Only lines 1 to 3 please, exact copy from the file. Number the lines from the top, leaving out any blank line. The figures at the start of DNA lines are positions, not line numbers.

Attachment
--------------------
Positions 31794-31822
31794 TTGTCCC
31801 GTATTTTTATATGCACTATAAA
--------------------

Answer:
Positions 31794-31822
31794 TTGTCCC
31801 GTATTTTTATATGCACTATAAA